I’m not disagreeing with the ideas or the intentions behind these “acts”. I definitely don’t think makeup should “own” anyone. I’m just not sure where this message is taking us, where it’s landing and what it’s supposed to do. Seeing the pictures and watching these makeup free stunts on t.v., they just illustrate how uncomfortable this act is. Anyone under the spotlights is going to feel vulnerable without makeup on. Watching the bare-faced on-air personalities squirm uncomfortably is supposed to convey a positive message. But it seems to demonstrate a level of self consciousness that makes me want to look away. It certainly doesn’t have me reaching for my makeup remover and camera.

And the selfies. I’ve got nothing against selfies. Sexy selfies, makeup free selfies, go for it. Do what makes you feel good, do what you want to do. Flaunt your awesomeness all over social media. But let’s not start pressuring women to post makeup free selfies. Let’s not pressure women to do anything. Beyonce posted a beautiful makeup free selfie. Gwyneth, Cameron, Bethany Frankel. All makeup free on Twitter and Instagram. That’s totally cool. But when campaigns are started to show how “brave” women are to go makeup free, isn’t that somewhat contradictory? If makeup shouldn’t be that important, can we all agree that going makeup free doesn’t count as brave? Going makeup free should be a choice, like which shoes to wear today. Not an act of bravery or freedom or an act of anything.

Some people apparently feel “owned” by their makeup, feel true anxiety about going makeup free. If that’s the case, then maybe this is something that could empower them. But I know a lot of women. And every single one of them goes without makeup from time to time. At the gym, at the playground. I know some women who never wear makeup. I know some women who wear it more often than not. But I think I can safely say that I have seen every single one of my friends and neighbors without makeup on a fairly regular basis. I think this is the norm. Let’s not create an issue where there is none. We don’t all have to do a Kardashian smokey eye to leave the house, but there’s nothing wrong with enjoying your makeup, with liking the way eyeliner accentuates your eyes or lipsticks make your lips stand out. If it makes you feel good DO IT.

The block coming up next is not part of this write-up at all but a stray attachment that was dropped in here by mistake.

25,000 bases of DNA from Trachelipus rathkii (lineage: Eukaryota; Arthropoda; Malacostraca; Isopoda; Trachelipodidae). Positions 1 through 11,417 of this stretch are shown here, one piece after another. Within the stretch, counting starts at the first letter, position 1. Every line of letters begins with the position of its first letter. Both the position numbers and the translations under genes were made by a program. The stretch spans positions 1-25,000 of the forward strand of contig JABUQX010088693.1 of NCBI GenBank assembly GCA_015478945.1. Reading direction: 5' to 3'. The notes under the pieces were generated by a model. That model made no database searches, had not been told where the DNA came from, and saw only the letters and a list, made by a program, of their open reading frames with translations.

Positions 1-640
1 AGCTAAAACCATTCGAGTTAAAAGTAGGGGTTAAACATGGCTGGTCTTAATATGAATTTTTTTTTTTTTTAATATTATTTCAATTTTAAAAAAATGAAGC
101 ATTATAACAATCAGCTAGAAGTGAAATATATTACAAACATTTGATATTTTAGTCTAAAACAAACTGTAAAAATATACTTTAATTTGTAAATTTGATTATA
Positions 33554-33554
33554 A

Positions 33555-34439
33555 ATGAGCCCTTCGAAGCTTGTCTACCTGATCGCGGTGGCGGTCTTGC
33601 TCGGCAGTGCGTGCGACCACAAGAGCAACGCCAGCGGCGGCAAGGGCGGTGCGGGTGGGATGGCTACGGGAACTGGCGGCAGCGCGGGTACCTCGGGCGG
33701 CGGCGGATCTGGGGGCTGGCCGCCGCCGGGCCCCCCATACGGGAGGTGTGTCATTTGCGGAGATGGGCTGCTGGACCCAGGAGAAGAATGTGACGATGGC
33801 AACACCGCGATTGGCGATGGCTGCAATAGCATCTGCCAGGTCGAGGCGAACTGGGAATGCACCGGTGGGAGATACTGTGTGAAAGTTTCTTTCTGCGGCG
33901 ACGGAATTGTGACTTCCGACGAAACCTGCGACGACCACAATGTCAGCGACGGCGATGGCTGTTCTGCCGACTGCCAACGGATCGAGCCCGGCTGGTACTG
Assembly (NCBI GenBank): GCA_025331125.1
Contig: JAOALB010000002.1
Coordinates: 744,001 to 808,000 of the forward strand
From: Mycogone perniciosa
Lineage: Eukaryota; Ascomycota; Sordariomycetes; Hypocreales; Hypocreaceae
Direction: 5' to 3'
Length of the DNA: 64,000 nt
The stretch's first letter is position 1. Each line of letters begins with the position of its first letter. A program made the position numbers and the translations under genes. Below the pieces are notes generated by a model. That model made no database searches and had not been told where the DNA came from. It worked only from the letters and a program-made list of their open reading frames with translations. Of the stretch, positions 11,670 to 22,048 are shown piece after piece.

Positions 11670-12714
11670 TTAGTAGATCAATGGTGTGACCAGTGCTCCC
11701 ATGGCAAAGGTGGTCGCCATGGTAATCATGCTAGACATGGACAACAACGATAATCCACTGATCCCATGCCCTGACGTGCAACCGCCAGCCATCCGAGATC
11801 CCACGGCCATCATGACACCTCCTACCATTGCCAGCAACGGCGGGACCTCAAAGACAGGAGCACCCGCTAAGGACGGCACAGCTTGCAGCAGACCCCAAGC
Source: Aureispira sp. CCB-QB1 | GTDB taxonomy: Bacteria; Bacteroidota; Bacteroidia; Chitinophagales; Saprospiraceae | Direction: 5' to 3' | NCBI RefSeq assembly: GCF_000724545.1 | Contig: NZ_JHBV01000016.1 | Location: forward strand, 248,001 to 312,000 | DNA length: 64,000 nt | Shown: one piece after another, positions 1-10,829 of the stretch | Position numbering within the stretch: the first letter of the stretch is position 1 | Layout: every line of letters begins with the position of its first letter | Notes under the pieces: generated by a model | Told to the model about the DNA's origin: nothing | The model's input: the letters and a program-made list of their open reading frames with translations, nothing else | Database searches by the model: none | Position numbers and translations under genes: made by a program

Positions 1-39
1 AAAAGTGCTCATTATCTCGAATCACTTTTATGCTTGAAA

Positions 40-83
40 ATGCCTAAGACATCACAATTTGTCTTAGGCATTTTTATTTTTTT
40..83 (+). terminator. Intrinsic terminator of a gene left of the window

I’m not against raising money for good causes, starting conversations about empowerment. Those are all noble things. I just have a problem with pressuring women to do something. I mean, if we’re really going to break free of all the shackles of beauty that society imposes, why stop at going makeup free? We could stop shaving. Our legs, our armpits, everywhere.  Let’s all stop washing our hair. And let’s throw away those tweezers. Lets bring back the Frida Kahlo look. Let’s stop plucking errant chin hairs. No more waxing our lips. I mean, c’mon ladies, let’s be brave here. Not wearing makeup? Pffftt… that’s no biggie. But when I see Beyonce sporting some hairy pits on her yacht or Diane Sawyer joining the No Poo movement or Gwyneth Paltrow stroking her ‘stache on Instagram, then I’ll sit up and take notice.



Let Love Rule


, , , , , ,


 “Love is gentle as a rose 
And love can conquer any war 
It’s time to take a stand 
Brothers and sisters join hands 

We got to let love rule”

-Lenny Kravitz, Let Love Rule

There are many things that get me fired up that I could write about. And I love to write when I’m angry. It’s more satisfying than punching a wall or screaming at the top of my lungs. Writing is my favorite form of anger management. But sometimes I have the need to tap into my optimistic, idealistic self. The “cumbaya” side of me, the “I’d like to buy the world a Coke” side of me. I’m a total sucker for a group sing along, for those moments of camaraderie. We’re all in this together. You’re all my brothers and sisters.